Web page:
I have nothing but amazing respect for the men and women who have given their entire lives to Children’s Ministry. They’re “career children’s pastors” and there’s something admirable about this. Some in ministry can get really frustrated who use a ministry position as a stepping stone to their end game of senior leadership (although this seems to be more of an issue in student ministry than kidmin). The whole stepping stone issues is a completely different topic I may address later. Regardless, I’d like to say something about the “career kidmin” thing.
I think there’s a misconception. There are some young people starting off in kidmin who have this idea that to do anything other than Children’s Ministry would be a step down. They value ministry to kids so highly that they shake their heads in disapproval when a fellow kidmin brother or sister takes a different role in ministry. I totally get it. I used to see ministry through the same lens. But my advice to you is to stop being so narrow minded. Here are three reasons why the “career kidmin” perspective is limited.
YOU’RE NOT GOD
This should be obvious, but in most cases of ministry change, there seems to be a Holy Spirit leading involved (I know that I’m naive to think that every new position is God-ordained). God opens a door and that gifted Children’s Pastor becomes the Student Pastor they were designed to be or the Campus Pastor that would lead an entire congregation through significant change. Don’t underestimate what God choses to use to develop the leaders of his church, which might include a lengthy stint in children’s ministry.
WE NEED MORE KIDMIN IN EVERY POSITION
Think about it for just a minute. How much more influenced do you think you might have in your ministry if your supervisor used to be a Children’s Pastor? How much more collaboration do you think there will be if your student pastor once held a position in kidmin? Do you think your men’s or women’s pastor might be less likely to lead programs that conflict with kidmin efforts at your church if they better understood the role? Maybe more kidmin should shift into other positions, right?
IT MIGHT BE BETTER IF YOU WEREN’T THE CHILDREN’S PASTOR
I haven’t technically been a children’s pastor for more than 7 years. However, I’d say that the Children’s Ministry at my church is the strongest one I’ve ever led. Why? Because I’m in a unique position of influence that I never had as just a Children’s Pastor. I sit on the leadership team of my church in a position where I can lead change more effectively. I oversee the student ministry and I’ve created a staff and volunteer culture where the collaboration between these two ministries is super healthy. In my seven years at Gateway as the NextGen Pastor, we’ve gotten more funds for environmental and programatic changes, we’ve made great strides toward a culture of recruiting and on boarding new volunteers and we have more students serving in our children’s ministry than any church I’ve ever worked at. I’d attribute all of these successes to the influence I have in a position above “children’s pastor.” I’ve seen the same thing happen with friends who have become family pastors, campus pastors and lead pastors. I look around and so many of my kidmin friends from 5-10 years ago are no longer children’s pastors and it’s really not a bad thing at all. Imagine what kidmin might look like 15-20 years from now when more lead pastors who rose up as children’s pastors lead their churches.
Our “Career Kidmin” peers should be applauded, no doubt. We need more who will give their entire lives and expertise to the field. However, don’t have the limited view that it’s the best way.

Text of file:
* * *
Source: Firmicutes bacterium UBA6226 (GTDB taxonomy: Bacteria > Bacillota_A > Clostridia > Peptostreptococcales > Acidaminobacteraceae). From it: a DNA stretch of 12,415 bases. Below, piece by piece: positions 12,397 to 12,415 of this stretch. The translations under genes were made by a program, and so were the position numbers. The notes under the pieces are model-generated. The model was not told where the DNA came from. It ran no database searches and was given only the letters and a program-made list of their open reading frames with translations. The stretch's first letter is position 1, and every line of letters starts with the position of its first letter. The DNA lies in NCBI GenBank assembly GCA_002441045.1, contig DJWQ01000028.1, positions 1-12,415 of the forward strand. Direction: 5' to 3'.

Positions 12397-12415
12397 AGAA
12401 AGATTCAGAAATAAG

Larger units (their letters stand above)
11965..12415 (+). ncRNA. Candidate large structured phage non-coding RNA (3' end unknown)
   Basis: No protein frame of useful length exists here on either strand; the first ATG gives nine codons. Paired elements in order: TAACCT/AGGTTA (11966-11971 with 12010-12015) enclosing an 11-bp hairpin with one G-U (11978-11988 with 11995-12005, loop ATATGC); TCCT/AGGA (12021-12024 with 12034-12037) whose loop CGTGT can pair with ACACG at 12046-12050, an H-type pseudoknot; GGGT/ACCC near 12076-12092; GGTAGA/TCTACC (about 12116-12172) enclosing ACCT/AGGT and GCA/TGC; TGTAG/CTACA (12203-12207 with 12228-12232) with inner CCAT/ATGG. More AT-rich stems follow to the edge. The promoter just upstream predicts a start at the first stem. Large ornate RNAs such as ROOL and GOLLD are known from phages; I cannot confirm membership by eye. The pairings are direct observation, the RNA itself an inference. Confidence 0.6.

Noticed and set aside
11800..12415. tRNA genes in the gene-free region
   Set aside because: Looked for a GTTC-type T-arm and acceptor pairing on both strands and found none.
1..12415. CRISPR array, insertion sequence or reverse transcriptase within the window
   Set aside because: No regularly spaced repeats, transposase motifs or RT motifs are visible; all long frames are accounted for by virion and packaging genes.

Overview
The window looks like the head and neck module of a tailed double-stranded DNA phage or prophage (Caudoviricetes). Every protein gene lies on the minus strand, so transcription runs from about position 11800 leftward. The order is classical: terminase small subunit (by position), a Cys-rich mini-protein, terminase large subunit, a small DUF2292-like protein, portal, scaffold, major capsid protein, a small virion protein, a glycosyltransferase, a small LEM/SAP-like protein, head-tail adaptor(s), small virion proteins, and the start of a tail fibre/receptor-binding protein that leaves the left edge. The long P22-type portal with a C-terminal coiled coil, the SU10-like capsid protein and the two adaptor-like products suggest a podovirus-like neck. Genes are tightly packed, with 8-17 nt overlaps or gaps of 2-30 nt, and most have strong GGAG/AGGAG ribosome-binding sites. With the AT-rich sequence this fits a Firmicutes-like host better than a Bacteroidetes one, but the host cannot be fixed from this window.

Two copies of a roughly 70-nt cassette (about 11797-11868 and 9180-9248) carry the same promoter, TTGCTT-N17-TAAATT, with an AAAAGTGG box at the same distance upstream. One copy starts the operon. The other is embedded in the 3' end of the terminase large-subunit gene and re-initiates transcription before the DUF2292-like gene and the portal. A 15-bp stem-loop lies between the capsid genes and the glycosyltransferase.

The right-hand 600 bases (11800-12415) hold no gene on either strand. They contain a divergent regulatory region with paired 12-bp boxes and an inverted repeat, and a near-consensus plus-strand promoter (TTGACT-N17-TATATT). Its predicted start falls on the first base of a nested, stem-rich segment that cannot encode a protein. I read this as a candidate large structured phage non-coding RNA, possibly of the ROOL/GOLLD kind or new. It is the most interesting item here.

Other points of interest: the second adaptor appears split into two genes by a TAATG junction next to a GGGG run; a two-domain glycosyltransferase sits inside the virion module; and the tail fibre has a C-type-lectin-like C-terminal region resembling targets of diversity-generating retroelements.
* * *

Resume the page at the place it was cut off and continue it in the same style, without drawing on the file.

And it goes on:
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I love it! Our children’s ministry pastor moved on to women’s ministry and saw her move as a way of making room for the next generation to lead in children’s ministry. I’ve come to appreciate my advocates in leadership positions who have a background in children’s ministry and think it would be incredible if that was “normal” for senior leadership in any church!
I like the word you use… advocate. I’ve worked hard over the years to build “advocates” for the NextGeneration on our church leadership team. One member of our leadership team serves as a coach to High School small group leaders and another member serves with her son in a preschool environment. Two others have kids who are a part of NextGen and kids who serve in our NextGen areas.
It’s intentional work, but necessary to have advocates in other ministries and in areas of leadership.
One of the most hurtful emails I ever received was an email from a Children’s Pastor when I started a 5th and 6th grade ministry. He thrashed me up and down for all the things you stated above.
It was hurtful. I was 23 at the time and had no idea what I had done wrong.
The man knew nothing of me or my story, only the blog post that I wrote about the new call that God had put in front of me.
I’ve served in 4 different roles at my church and have been here over 7 years. I’ve seen 8 different Next Gen Leaders pass through our doors (Student Pastors, Children’s Pastors, etc.) God calls us to places for a season and I’ve never had a specific lifelong call to an age group. But I’ve been called to specific opportunities. Maybe it’s my lack of theological training and overall lack of experience that influences the role of God’s voice in my life. But I know I’m where God wants me.
Thankful for this post from a Next Gen/Children’s/Leader Pastor that I respect.
Sorry you had that experience. That guy was an idiot. Just my opinion. I’ve gotten to watch you from afar and it’s been fun to watch God bless your ministry and your family over the years. If anything, you’ve probably have had a bigger impact on a larger group of kids as you’ve interacted with them over the years as they’ve grown up. Thankful for your contribution to the kingdom!